“Can you pay attention, Nadine?” asked Dale. “You’re gonna take the whole house down.”

            “Well if you feel you can do better sweetheart, I’ll let you cook next time.” Nadine’s tone dripped with sarcasm.

            She used a spatula and a cheese grater to knock off some of the overcooked patties and then spaced them out on a serving plate. Dale looked on top of the fridge for buns but didn’t find any. With a sigh, he took down the half loaf of wheat bread he did find and tossed it onto the table. The thud made Nadine jump a little, but she didn’t turn around.

            Once the stove was turned off she brought the plate to the table and set it in the middle, next to her twice blown glass ashtray she’d gotten as a prize for winning Bingo night at the Eagles. Dale looked between the ashtray and the plate, his face turning sour at how close her disgusting habit was to his food. She didn’t miss the look.

            They ate in silence for the next twenty minutes. Dale switched on the radio that sat on a small bookshelf next to dining table so he wouldn’t have to listen to the sound of chewing. He looked over at his wife. She sat there, eating slowly with a blank expression on her face.

            He used to think she was really something, but looking at her now just made him wonder where he would be if he had chosen another life. If he had maybe gone to Alaska to work on the pipelines instead of staying home to help his father out with the auto body shop, he could have met a nice Eskimo woman and went on seal hunting trips.

            Instead, he had three ungrateful kids that never called and a wife that was so busy daydreaming about whatever it was that took her away she almost burned the house down. He suspected she knew how he felt; their seldom eye contact held a certain discontent.

            Nadine got up and ran herself a glass of water. No ice this time. She drank half of it while standing at the sink then filled it up again and took it back to her seat. Dale continued to eat silently. The ticking from the bird clock seemed to echo throughout the kitchen, even over the fake excitement of the announcer for a firework ad on the radio.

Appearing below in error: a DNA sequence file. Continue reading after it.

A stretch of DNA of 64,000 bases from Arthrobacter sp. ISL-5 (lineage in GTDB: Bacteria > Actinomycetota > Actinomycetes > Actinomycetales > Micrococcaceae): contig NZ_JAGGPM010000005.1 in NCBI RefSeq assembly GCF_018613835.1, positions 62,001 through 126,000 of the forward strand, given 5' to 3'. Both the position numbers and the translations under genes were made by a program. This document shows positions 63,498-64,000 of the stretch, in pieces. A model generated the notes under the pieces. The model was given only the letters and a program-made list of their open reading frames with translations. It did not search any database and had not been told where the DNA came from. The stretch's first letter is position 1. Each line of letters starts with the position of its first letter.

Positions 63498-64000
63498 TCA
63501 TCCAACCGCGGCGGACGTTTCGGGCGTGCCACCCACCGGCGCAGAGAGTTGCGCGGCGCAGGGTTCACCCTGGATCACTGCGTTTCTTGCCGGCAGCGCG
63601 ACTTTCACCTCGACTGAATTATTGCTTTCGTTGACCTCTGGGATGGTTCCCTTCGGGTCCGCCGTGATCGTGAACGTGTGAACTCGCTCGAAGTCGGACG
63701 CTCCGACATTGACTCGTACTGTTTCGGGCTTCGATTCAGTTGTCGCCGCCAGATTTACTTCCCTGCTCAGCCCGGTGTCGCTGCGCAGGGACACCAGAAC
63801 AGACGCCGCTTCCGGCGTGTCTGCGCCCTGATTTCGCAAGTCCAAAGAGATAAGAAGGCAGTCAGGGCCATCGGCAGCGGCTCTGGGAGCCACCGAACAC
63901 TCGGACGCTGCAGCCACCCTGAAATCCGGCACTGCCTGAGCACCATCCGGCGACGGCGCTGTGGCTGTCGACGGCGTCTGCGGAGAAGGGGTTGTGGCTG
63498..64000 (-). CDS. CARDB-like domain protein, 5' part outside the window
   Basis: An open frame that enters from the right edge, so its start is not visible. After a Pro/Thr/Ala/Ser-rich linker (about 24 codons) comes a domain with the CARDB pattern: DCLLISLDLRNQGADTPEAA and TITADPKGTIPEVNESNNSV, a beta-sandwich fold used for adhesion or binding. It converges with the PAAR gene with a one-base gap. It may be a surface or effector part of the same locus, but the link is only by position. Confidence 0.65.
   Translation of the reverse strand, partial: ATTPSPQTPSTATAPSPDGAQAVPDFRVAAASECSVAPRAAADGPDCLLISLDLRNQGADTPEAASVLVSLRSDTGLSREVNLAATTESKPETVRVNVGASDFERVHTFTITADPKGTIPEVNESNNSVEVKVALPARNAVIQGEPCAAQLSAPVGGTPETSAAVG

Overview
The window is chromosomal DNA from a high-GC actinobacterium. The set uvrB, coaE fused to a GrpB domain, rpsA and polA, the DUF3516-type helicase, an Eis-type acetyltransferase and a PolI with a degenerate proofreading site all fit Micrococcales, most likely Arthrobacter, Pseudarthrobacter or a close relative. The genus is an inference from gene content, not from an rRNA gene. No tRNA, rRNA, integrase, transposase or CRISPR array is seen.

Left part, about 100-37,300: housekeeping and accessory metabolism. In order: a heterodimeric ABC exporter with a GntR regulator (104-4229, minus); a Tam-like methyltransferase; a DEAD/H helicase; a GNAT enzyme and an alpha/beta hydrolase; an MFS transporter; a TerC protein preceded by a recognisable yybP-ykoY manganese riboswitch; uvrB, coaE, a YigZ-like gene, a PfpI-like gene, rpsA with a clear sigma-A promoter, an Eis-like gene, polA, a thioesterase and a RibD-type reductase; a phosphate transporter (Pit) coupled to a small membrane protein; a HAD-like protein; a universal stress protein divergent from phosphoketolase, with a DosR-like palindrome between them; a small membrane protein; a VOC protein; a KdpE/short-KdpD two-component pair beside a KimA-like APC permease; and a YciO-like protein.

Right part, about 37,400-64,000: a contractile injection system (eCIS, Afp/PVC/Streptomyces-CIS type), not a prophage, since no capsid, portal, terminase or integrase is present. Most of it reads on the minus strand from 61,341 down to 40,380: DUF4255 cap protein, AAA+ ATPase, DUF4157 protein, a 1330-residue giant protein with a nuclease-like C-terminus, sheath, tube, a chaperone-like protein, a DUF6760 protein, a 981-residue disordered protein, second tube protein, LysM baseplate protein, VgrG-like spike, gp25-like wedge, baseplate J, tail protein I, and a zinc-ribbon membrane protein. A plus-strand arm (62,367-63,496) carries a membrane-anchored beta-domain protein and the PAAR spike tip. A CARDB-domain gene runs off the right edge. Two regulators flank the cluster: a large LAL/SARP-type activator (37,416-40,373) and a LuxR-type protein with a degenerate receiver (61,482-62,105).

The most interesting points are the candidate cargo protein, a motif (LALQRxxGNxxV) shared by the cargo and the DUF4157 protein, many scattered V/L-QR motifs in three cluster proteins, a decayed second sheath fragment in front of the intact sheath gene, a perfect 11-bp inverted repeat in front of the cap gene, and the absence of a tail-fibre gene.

The bang bang noises behind his voice reminded her of gunshots, and she thought fleetingly of a dream she had where one of her old high school boyfriends had come around, killed Dale and took her away to a new life. She knew how it would sound to someone that didn’t know them. Two people that basically hated each other, living day after day under the same roof while barely tolerating the other’s existence.

            Truth was, they stayed together because it was easier than splitting up. Neither of them wanted to have to pack their things, find another place and worry about rebudgeting their money. Besides, marriage was a life-long commitment, and Nadine’s father would have nothing to do with her if she got a divorce.

            “You know,” said Nadine, “your old pal Ken told me if I ever wanted a taste of the good life I could go with him and he would take care of me. He ever tell you that?”

            “That’s great, dear,” said Dale. He didn’t look up from the paper.



Roy Miller is a midwestern cinephile and book fiend. He enjoys watching and discussing film, reading anything from short stories to screenplays and listening to music, mainly post-rock and modern classical.